• Trust your instincts
In creating chapters, it is more than important to be open-minded. Listen to that inner voice that suggests when it is natural for you to introduce a chapter. This is the one true guide for creating chapters because the writer puts himself in the shoes of the readers to see what point will be safe enough to initiate a pause.
Use a Template to Guide You
If you're truly unsure how many chapters your novel should have, consider using a book writing template to help you. While it's true that each individual book will be different, each genre has its own set of guidelines and unspoken "rules."
While a template won't tell you exactly how many chapters your specific book needs, it's guidance might give you a good idea based on your chosen genre.
Squibler's romance novel template is a good example:
It's not broken down into individual chapters. But, once you work through each section with your specific story, you might have a better idea of how many chapters you're looking at.
If you are looking for a chapter-by-chapter guide, Squibler also has a template that does this for you, with a standard 30 chapters:
While there is still plenty of room for your own creativity, this template will walk you through each of 30 chapters. It offers prompts and guides for each chapter that will keep your story on track.
The prompts it gives can be customized for any genre, so this template will apply no matter what type of book you're writing.
When to Divide a Story into Chapters
Before you start writing any novel, a lot must have gone into outlining and planning, whether it is visual or just all in your head. When you are writing your first draft, forget about chapters and explore the sophistication of your creativity. Creating chapters when writing your first draft is illogical as the scenes and ideas you get will tend to become parts of other scenes or even be removed.
• Split your book along the completion of major scenes
What this means is; a chapter could contain major actions and end with the resolution of some conflicts in that scene.
• Split the book to create suspense
If there will need to keep your readers guessing what will come next, to dangle them slightly on a cliffhanger, unresolved conflict can also end a chapter. This will incite pressing questions and urge any reader to keep going if they are to unwrap your story entirely.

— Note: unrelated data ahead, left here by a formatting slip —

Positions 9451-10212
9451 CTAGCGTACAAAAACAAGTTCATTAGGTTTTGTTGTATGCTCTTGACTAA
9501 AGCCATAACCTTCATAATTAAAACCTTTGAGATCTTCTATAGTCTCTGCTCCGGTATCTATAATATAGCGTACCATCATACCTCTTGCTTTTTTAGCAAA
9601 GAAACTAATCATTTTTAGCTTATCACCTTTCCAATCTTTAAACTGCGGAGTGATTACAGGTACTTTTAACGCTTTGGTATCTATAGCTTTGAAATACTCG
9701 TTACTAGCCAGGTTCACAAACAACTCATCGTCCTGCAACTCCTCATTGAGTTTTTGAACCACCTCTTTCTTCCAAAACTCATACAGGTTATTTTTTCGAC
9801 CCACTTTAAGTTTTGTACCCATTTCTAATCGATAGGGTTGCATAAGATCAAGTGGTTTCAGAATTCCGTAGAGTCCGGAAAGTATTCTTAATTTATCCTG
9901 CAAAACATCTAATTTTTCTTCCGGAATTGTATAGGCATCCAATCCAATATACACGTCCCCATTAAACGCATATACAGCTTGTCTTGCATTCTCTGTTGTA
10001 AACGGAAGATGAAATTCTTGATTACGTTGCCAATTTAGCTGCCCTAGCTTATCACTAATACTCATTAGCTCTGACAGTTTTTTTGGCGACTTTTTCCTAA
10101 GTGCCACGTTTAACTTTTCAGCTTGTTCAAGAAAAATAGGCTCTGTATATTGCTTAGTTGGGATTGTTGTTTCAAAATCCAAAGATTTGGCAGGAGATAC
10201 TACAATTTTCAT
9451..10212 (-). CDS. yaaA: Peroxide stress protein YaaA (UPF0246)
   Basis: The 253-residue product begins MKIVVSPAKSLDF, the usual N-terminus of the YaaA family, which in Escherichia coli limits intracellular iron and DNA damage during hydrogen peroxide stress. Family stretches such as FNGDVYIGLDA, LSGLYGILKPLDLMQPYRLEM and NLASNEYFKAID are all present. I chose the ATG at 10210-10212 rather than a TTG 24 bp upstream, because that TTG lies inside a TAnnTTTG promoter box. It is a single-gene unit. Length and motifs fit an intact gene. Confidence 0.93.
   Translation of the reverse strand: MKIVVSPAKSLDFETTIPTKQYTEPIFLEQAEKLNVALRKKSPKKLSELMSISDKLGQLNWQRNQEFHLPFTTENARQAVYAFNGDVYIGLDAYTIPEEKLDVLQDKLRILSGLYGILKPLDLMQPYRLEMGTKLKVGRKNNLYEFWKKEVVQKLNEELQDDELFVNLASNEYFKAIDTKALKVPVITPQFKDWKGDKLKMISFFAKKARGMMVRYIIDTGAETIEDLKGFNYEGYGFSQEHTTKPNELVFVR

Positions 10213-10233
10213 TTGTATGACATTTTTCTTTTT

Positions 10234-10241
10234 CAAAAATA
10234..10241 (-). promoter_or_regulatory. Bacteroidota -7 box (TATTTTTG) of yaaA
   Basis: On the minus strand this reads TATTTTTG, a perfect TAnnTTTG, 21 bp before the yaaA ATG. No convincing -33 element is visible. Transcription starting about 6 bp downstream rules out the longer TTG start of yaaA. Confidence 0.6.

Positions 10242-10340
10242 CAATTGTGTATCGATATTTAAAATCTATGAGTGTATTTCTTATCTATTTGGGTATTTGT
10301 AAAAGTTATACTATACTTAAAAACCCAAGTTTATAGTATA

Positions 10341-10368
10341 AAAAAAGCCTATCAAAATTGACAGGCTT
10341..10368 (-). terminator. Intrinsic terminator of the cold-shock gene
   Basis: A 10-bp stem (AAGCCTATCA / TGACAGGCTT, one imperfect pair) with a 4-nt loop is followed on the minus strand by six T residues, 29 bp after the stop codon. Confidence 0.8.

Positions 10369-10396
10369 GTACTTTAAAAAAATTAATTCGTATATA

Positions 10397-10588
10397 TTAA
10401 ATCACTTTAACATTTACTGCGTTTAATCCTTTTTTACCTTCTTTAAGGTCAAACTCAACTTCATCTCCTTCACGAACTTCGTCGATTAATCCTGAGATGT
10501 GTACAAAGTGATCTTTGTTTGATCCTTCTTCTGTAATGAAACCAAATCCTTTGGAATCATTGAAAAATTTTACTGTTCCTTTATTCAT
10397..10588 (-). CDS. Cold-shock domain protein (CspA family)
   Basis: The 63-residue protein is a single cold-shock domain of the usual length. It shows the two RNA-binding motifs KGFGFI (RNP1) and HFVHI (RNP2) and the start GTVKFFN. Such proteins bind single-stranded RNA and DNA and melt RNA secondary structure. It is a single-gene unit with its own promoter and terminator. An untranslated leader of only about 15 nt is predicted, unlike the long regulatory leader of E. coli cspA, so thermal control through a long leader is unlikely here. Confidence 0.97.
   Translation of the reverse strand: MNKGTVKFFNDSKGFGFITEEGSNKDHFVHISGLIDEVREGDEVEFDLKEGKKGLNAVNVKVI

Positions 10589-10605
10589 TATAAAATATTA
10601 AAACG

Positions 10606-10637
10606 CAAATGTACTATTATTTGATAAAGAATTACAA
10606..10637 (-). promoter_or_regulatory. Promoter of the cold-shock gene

Think chapters once you have completed your draft. It will help to assign each chapter with a distinct purpose.
When to Divide the Story into Parts
Parts in a novel function a bit like chapters but do serve a different purpose. They are more like a section including different chapters. They are used in books with different time setting and location setting as well. Parts inform the readers that a major shift is about to take place. They can be named, like chapters, or simply called 'Part one,' 'Part two' and so on.
We have highlighted the important places to split your novel into parts below.
If there exists a relatively large period in-between setting, parts can come in handy. For example, part one could be set in the mid-1980s while part two takes place in 2007. You can have as many parts depending on the time frame but don't abuse the usage. Parts shouldn't be as much as chapters if your story is to have a rich set of meanings.
Only use parts if there is a leap from one year to another spanning many years in between. What I mean is; if in your story, an action set in 1978 suddenly needs to leap to 2000, and probably from 2000 to 2030, you can safely use parts. However, if there is a steady advancement in action during those years, classifying as chapters or just one part will be enough.
Sometimes, writers set different scenes to kick off in different locations. If there are major locations, each bringing out some unique feature in the characters, the story can be split into parts. Part one could contain the story in one place while part two could be set in another location. If your story cuts across continents, segmenting your story into parts can be a nice idea.